In deceptively straightforward prose, Ferrante shapes and reshapes of the energy and internalities of friendship. I suspect many people, women and men, have had these all-consuming attachments in childhood and beyond. Ferrante conjures the beauty of such ties, which amid the friend break-up can be soothing and cathartic in a nostalgic way. Lila and Elena are delightful in their daring (Lila’s mostly) and joint adventuring, which offer vicarious thrills and escapist company, both helpful in the aftermath of a friend loss. Then, there’s the complicated world of post-WWII Italy and the peculiarities of Naples to be absorbed and transformed by. But even more analgesic for your sad, mad heart, I feel, is Ferrante’s rendition of the wretched, simmering contest that this sort of closeness can entail.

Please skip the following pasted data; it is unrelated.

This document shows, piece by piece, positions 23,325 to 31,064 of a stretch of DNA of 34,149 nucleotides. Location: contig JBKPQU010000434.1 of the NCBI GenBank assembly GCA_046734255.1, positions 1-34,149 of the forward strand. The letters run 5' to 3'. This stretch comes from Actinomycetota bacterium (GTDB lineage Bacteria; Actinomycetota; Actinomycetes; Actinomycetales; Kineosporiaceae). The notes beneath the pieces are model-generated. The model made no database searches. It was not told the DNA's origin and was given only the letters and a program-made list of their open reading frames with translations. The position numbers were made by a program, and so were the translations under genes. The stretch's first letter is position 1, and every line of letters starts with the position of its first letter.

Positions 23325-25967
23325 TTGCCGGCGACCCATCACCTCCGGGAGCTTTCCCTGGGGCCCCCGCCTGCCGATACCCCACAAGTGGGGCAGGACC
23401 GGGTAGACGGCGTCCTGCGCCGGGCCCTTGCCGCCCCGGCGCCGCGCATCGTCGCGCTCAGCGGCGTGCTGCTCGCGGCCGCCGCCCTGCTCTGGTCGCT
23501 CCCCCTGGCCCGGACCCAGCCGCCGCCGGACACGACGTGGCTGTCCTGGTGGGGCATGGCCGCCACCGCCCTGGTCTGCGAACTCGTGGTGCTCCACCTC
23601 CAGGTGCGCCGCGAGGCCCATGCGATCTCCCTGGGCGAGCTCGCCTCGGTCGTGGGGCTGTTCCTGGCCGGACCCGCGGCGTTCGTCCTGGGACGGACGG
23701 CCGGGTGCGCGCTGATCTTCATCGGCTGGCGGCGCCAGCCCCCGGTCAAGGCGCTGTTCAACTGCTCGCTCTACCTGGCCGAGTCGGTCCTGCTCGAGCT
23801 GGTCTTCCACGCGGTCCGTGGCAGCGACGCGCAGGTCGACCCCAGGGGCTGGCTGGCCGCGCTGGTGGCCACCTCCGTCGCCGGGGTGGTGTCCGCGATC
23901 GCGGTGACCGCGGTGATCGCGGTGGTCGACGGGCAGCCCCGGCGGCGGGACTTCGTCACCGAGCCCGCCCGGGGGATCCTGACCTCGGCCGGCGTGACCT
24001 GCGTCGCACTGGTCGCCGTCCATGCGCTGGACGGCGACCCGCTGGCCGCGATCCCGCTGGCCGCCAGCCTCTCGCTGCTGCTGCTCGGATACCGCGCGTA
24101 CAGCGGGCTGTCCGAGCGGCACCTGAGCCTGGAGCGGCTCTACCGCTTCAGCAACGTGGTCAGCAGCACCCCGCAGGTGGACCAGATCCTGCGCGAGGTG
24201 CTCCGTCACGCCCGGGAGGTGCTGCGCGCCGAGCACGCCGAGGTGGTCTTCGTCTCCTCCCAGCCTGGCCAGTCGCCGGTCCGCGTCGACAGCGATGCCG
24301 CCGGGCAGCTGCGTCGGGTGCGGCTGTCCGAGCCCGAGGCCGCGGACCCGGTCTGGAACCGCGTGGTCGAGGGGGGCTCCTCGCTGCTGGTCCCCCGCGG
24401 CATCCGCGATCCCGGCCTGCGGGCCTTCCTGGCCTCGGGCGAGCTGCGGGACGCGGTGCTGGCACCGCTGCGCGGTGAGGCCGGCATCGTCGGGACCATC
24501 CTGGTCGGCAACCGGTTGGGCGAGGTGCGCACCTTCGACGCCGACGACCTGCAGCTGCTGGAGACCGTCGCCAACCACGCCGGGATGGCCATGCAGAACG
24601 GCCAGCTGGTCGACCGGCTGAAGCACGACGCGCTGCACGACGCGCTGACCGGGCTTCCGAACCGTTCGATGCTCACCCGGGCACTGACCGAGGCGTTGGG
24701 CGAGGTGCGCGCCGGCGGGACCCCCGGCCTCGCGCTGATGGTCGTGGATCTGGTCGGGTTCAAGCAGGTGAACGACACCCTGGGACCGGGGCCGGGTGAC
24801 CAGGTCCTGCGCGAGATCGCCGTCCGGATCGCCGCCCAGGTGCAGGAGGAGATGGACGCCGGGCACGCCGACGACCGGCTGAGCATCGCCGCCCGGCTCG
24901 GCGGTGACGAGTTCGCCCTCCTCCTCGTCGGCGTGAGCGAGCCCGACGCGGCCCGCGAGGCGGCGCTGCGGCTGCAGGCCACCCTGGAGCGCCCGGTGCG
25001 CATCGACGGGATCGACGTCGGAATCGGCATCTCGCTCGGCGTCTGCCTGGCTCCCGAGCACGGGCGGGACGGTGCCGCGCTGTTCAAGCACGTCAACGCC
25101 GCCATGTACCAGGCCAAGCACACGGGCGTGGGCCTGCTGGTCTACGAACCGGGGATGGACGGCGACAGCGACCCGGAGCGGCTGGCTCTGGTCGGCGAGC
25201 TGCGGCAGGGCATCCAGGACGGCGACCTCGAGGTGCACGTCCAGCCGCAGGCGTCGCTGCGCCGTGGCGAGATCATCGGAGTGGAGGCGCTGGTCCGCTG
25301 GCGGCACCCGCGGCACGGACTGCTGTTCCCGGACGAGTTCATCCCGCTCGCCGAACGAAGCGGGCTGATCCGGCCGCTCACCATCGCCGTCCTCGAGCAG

The frenemy-ship between the very bad and very smart Lila and the more tentative but also brilliant and wicked Elena begins in childhood and stretches through adulthood in Ferrante’s four epics. In My Brilliant Friend, books and a curiosity about the world tie the girls to each other in their working-class Naples neighborhood. One of their planned childhood joint ventures is the co-writing of a novel. Lila ends up completing it by herself, but it’s Elena who becomes the novelist as an adult. Elena gets to go middle school, but dropout Lila learns Greek on her own and tutors Elena. “Would she always do the things I was supposed to do, before and better than me? She eluded me when I followed her and meanwhile stayed close on my heels in order to pass me by?” Elena laments. But Elena is no uncomplicated darling herself. She steals Lila’s idea for an essay and much more for fictional fodder later on in the series.